Globalization is a shift toward a more interdependent and integrated world economy (Hill, 2009). The globalization of markets and the globalization of production are several factors of globalization. Advances in transportation and telecommunications make it possible for businesses to reach other countries. National economies are merging and material culture looks the same no matter where an individual is in the world. Mercantilism, absolute advantage, comparative advantage, new trade theory, Heckscher-Ohlin, product life-cycle, and national competitive advantage are all international trade theories.
Drivers of Globalization One driver of globalization is the declining trade and investment barriers.
Many decades ago, strict barriers to international trade and direct foreign investment existed (Hill, 2009). The World Trade Organization (WTO) was established to help countries work together in an effort to cut tariffs on industrial services, goods, and agriculture. The other driver of globalization is technological change. Advances in information processing, transportation, and the Internet have evolved since World War II (Hill, 2009). The microprocessor is the single most important innovation in technology.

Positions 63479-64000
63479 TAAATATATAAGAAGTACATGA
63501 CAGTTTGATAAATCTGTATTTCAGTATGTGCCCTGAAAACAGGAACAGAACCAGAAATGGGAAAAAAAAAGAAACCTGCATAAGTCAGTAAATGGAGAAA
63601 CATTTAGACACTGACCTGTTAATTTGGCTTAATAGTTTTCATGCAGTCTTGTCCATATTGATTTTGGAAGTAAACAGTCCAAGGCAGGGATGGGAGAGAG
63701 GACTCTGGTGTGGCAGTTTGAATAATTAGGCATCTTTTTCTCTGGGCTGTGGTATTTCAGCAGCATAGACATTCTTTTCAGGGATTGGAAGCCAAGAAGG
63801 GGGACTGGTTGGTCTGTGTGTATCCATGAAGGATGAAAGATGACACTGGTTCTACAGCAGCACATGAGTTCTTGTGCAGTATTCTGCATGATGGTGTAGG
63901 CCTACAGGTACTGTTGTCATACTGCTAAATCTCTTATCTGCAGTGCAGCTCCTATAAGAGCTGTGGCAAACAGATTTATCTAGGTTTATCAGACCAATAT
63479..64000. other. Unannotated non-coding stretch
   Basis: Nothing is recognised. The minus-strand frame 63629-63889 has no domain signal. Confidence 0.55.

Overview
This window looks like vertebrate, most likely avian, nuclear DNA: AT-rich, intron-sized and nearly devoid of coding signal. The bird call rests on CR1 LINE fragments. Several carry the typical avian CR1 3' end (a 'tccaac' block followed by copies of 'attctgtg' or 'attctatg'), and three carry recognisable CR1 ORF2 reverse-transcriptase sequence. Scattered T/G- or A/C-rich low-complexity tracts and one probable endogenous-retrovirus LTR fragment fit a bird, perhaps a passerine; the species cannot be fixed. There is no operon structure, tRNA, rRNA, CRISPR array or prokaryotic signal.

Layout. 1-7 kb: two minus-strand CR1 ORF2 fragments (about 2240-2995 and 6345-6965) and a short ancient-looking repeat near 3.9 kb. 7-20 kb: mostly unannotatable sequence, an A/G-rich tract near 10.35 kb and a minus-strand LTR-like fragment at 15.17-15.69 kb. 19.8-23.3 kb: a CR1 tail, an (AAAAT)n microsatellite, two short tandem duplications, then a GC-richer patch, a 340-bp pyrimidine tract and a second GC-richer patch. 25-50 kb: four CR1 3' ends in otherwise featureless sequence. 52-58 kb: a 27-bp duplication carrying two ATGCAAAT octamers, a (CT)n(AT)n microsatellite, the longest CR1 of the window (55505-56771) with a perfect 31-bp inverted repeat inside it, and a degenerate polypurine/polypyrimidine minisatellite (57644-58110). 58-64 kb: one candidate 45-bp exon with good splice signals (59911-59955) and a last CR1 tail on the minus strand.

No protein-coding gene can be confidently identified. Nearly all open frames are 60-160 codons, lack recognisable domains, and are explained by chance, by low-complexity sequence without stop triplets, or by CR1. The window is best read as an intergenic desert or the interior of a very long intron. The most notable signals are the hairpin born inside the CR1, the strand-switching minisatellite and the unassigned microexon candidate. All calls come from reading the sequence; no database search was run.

Microprocessors encode, transmit, and decode information. The rapid expansion of the Internet has become the information backbone of the global economy (2009). The Internet makes it easy for buyers and sellers to conduct business without having to leave their home or office. Transportation technology has advanced with the development of containerization, superfreighters, and commercial jets. Commercial jets have reduced the time it takes to get from one place to another and containerization has lowered the cost of shipping goods around the world.
* Effects of Globalization on Community The values and norms of an individual’s culture are influenced by social structure, language, religion, and education. Class-conscious societies are characterized by low social mobility and a high degree of stratification while less class-conscious societies are characterized by a low degree of stratification and high social mobility. Language has spoken and unspoken dimensions and countries with more than one language have more than one culture. Formal education is a way individuals are socialized into the values and norms of a society through learned skills. Religion is a system of shared beliefs and rituals.